3.1. Nanofluid Coolant

In looking for ways to improve the aerodynamic designs of vehicles, and subsequently the fuel economy, manufacturers must reduce the amount of energy needed to overcome wind resistance on the road. At high speeds, approximately 65% of the total energy output from a truck is expended in overcoming the aerodynamic drag. This fact is partly due to the large radiator in front of the engine positioned to maximize the cooling effect of oncoming air.

The use of nanofluids as coolants would allow for smaller size and better positioning of the radiators. Owing to the fact that there would be less fluid due to the higher efficiency, coolant pumps could be shrunk and truck engines could be operated at higher temperatures allowing for more horsepower while still meeting stringent emission standards.

Argonne researchers, Singh et al. [22], have determined that the use of high-thermal conductive nanofluids in radiators can lead to a reduction in the frontal area of the radiator by up to 10%. This reduction in aerodynamic drag can lead to a fuel savings of up to 5%. The application of nanofluid also contributed to a reduction of friction and wear, reducing parasitic losses, operation of components such as pumps and compressors, and subsequently leading to more than 6% fuel savings. It is conceivable that greater improvement of savings could be obtained in the future.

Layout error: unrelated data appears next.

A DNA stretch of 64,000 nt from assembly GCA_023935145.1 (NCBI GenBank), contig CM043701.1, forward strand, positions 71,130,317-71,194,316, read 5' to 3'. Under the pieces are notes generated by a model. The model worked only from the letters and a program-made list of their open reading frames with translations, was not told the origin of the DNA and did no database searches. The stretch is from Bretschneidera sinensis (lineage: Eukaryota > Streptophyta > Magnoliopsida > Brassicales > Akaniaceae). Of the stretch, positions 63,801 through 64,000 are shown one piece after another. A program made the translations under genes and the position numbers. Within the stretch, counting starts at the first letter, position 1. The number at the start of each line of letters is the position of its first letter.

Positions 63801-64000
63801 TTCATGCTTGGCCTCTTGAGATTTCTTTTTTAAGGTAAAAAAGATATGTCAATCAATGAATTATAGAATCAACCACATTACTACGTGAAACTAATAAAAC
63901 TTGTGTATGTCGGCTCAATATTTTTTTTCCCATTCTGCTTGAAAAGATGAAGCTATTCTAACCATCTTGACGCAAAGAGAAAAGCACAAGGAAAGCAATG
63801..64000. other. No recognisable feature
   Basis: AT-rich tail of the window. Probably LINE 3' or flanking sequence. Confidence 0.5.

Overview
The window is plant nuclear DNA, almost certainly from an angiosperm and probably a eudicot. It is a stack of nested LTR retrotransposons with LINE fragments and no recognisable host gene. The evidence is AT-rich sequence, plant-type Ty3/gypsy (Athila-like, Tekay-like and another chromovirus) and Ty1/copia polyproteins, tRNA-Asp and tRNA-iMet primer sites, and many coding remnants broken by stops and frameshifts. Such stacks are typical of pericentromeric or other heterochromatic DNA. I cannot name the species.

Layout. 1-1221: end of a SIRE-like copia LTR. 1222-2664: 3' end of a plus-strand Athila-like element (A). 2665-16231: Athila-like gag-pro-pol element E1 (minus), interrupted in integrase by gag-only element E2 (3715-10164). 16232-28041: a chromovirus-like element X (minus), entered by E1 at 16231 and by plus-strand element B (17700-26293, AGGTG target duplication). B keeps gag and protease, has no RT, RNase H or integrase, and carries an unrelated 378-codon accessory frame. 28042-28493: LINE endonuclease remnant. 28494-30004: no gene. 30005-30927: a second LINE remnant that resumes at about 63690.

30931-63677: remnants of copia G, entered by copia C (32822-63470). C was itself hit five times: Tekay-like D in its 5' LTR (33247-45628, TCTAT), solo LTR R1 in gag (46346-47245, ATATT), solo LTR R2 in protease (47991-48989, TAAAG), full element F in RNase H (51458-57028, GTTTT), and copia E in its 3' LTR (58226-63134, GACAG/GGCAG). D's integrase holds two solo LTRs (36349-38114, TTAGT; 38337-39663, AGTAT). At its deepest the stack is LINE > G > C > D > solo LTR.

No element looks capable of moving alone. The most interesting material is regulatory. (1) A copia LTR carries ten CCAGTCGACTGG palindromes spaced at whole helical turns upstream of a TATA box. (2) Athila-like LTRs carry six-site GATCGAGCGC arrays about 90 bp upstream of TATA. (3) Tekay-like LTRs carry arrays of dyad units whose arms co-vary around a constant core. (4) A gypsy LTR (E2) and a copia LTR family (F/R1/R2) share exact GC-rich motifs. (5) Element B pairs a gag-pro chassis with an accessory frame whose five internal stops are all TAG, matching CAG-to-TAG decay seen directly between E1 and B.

In order to determine whether nanofluids degrade radiator material, they have built and calibrated an apparatus that can emulate the coolant flow in a radiator and are currently testing and measuring material loss of typical radiator materials by various nanofluids. Erosion of radiator material is determined by weight loss-measurements as a function of fluid velocity and impact angle.

In their tests, they observed no erosion using nanofluids made from base fluids ethylene and tri-cloroethylene gycols with velocities as high as 9 m/s and at impact angles. There was erosion observed with copper nanofluid at a velocity of 9.6 m/s and impact angle of . The corresponding recession rate was calculated to be 0.065 mils/yr of vehicle operation.

Through preliminary investigation, it was determined that copper nanofluid produces a higher wear rate than the base fluid and this is possibly due to oxidation of copper nanoparticles. A lower wear and friction rate was seen for alumina nanofluids in comparison to the base fluid. Some interesting erosion test results from Singh et al. [22] are shown in Tables 1 and 2.

Table 1: Erosion Test Results for 50% Ethlyene Glycol, 50% H2O Aluminum 3003 - 50ºC Rig [22].
Table 2: Erosion Test Results for Cu Nanoparticles in Tri-chloroethylene Glycol on Al 3003 - 50ºC Rig [22].